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Remembering their roots

June 6, 2011

The Wapakoneta High School class of 2011, at right, toss their hats up in the air to conclude their graduation ceremony on Saturday.

The 211 members of the Wapakoneta High School Class of 2011 were encouraged to reach for their dreams and no matter where they end up to never forget where they came from.
“I encourage you to remember where you’ve been no matter where you’re heading,” Wapakoneta City Schools Board of Education President Willie Sammetinger said.
His was a message that was echoed by several speakers during commencement exercises Saturday morning in the Wapakoneta High School gymnasium.
Graduates also were encouraged several times to make a difference.
“Strive to be better and make a difference,” encouraged Amy Snider who led her class in an opening prayer.
Principal Aaron Rex told the students, of whom 14 were graduates with distinction (carrying 3.75 grade point averages throughout high school and completing 10 of 15 honors classes), 54 received honors diplomas, and 97 received Awards of Merit, to spend the day celebrating their accomplishments and reflect in the memories but just as important is to begin preparing for the next leg of the journey.
“Let the challenges serve as motivation to reach beyond what others expect of you,” Rex said.
Sharing the “Secrets of Success,” Rex told students to trust in God, believe in themselves and dare to dream.
“I wish each of you a happy and productive live,” Rex said.
Recognized as the top five students in the class were Jared Sudhoff, Kelsi Rupersburg, Tiffany Puff, Rachel Buzzard and Chloe Hire, who served as honor speakers for the commencement.
Sudhoff reminded classmates not to judge a book by its cover, while Rupersburg talked about the difference between what one is taught and what one knows. She thanked her mother for lessons she has learned.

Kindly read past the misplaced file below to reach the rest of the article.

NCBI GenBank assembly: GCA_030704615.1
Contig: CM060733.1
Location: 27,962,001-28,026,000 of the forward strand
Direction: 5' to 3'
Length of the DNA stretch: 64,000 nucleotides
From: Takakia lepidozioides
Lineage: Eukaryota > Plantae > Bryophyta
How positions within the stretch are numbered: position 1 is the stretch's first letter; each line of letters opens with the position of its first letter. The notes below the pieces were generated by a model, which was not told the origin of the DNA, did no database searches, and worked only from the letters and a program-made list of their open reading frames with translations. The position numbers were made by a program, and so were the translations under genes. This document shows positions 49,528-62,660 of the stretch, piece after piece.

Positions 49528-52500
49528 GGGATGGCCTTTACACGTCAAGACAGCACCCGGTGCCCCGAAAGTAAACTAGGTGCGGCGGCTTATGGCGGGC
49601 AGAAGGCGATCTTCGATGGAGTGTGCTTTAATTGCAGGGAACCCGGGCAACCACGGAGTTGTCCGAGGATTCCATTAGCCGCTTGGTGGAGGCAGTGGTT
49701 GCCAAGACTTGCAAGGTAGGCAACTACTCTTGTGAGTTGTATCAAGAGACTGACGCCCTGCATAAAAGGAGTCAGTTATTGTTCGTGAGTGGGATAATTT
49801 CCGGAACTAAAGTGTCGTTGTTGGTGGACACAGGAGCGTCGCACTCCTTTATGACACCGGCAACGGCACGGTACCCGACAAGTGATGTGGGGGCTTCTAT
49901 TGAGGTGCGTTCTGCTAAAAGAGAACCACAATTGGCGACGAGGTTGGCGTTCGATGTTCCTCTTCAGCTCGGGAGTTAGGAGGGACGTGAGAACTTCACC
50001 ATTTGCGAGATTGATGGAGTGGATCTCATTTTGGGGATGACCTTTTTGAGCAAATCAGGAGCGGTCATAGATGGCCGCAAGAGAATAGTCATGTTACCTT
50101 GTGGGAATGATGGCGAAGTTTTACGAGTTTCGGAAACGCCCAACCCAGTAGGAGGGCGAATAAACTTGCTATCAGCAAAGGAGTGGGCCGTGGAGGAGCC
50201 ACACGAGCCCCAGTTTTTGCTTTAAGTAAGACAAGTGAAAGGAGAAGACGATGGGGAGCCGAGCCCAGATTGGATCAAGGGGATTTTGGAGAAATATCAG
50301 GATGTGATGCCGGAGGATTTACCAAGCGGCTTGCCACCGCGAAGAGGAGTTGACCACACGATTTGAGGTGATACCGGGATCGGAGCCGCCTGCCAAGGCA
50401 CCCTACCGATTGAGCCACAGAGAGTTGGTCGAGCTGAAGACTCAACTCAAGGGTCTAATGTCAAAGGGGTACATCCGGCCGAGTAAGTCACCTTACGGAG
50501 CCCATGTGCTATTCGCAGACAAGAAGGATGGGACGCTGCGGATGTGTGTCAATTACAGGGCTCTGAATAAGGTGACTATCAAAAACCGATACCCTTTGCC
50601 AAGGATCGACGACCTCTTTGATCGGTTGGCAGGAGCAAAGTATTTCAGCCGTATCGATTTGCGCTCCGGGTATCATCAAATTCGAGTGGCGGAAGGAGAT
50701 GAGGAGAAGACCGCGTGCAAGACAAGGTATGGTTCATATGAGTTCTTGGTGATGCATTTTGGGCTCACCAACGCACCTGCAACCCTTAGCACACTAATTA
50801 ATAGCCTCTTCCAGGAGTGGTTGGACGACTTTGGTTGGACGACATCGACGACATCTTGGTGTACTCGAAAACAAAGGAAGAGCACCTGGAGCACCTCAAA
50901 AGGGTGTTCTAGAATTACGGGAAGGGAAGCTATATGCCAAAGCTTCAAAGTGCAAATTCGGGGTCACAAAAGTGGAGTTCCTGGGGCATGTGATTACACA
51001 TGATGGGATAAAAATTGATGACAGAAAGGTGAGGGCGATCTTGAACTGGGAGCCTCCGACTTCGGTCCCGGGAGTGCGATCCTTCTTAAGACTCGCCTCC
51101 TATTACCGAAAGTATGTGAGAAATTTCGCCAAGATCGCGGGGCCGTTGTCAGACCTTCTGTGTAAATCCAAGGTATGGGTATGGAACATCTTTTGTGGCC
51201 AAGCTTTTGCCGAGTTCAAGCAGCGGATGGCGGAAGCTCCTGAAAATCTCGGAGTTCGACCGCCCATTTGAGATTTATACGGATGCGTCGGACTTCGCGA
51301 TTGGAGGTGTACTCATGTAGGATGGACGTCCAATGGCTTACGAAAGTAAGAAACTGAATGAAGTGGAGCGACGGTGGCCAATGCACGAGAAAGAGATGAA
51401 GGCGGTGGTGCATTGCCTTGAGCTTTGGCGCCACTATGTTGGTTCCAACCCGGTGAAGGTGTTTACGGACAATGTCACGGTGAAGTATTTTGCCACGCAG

“You may not always know where you’re going or what you’re doing, but remember where you came from and what you stand for,” Rupersburg said.
She told fellow graduates that they could come back if they ever got lost.
“We have it all as a class and we’ve been through it all,” Puff said of graduates who excel in a variety of areas from athletics and art to music and academics.
“Remember what you’ve accomplished and that you come from Wapakoneta, the land of the Redskins, home of Neil Armstrong and Kent Boyd,” Puff said. “We are capable of changing the world around us.”
Buzzard told her classmates not to follow where the trail may lead, but to go instead where there is no trail and make a path.
“Today we are together for one last time and ready to branch out on our own paths,” Buzzard said. “Whatever your plan may be, I encourage you to create your own path, to do something great and leave a trail for others to follow.”
Hire said high school has been great but they have the rest of their lives in front of them and she, for one, is looking forward to the next chapter.
Lessons learned at Wapakoneta High School go deeper than academics and Hire said those ideas on what is important in other people and what defines each of them will carry with them throughout life.
“Never forget what you accomplished,” Hire said. “That’s what makes it one of the best times in our lives.
“Because you are all sitting here and accomplished that, today you are amazing,” she said.
Also recognized during commencement exercises were students at Apollo Career Center and those students who have elected to go into a branch of the military after graduation.
Veteran Jeffrey Bert Mitchell was escorted by his granddaughter and member of the class of 2011 Kayla Schneider to receive his diploma. Because of his military service he was unable to attend his own graduation years ago.
“Your service and sacrifice are greatly appreciated,” Superintendent Keith Horner said as Mitchell was met with a standing ovation.
Horner encouraged all students to reflect on the special day and thank those who helped them get there. In return, he asked them to make a difference in their communities and families as those who helped them have.
Sammetinger, who along with board member Ron Mertz sat where Saturday’s graduates did 40 years ago, told them to take advantage of life.
“It goes quickly,” Sammetinger said, also advising them to be a part of something in their communities and make a difference in someone’s life like those who did in theirs.
Sammetinger, who accepted the list of graduates on behalf of the board, advised them to always have respect, not be afraid and never give up.
Class President Royce Kantner presented the senior class memorial, making the announcement that the class of 2011 would be joining forces, and funds, with the Class of 2010 to erect a 5-foot granite American Indian statue to be placed in front of the Performing Arts Center. Along either side is to be a bronze pillar with names of the members of the classes inscribed.

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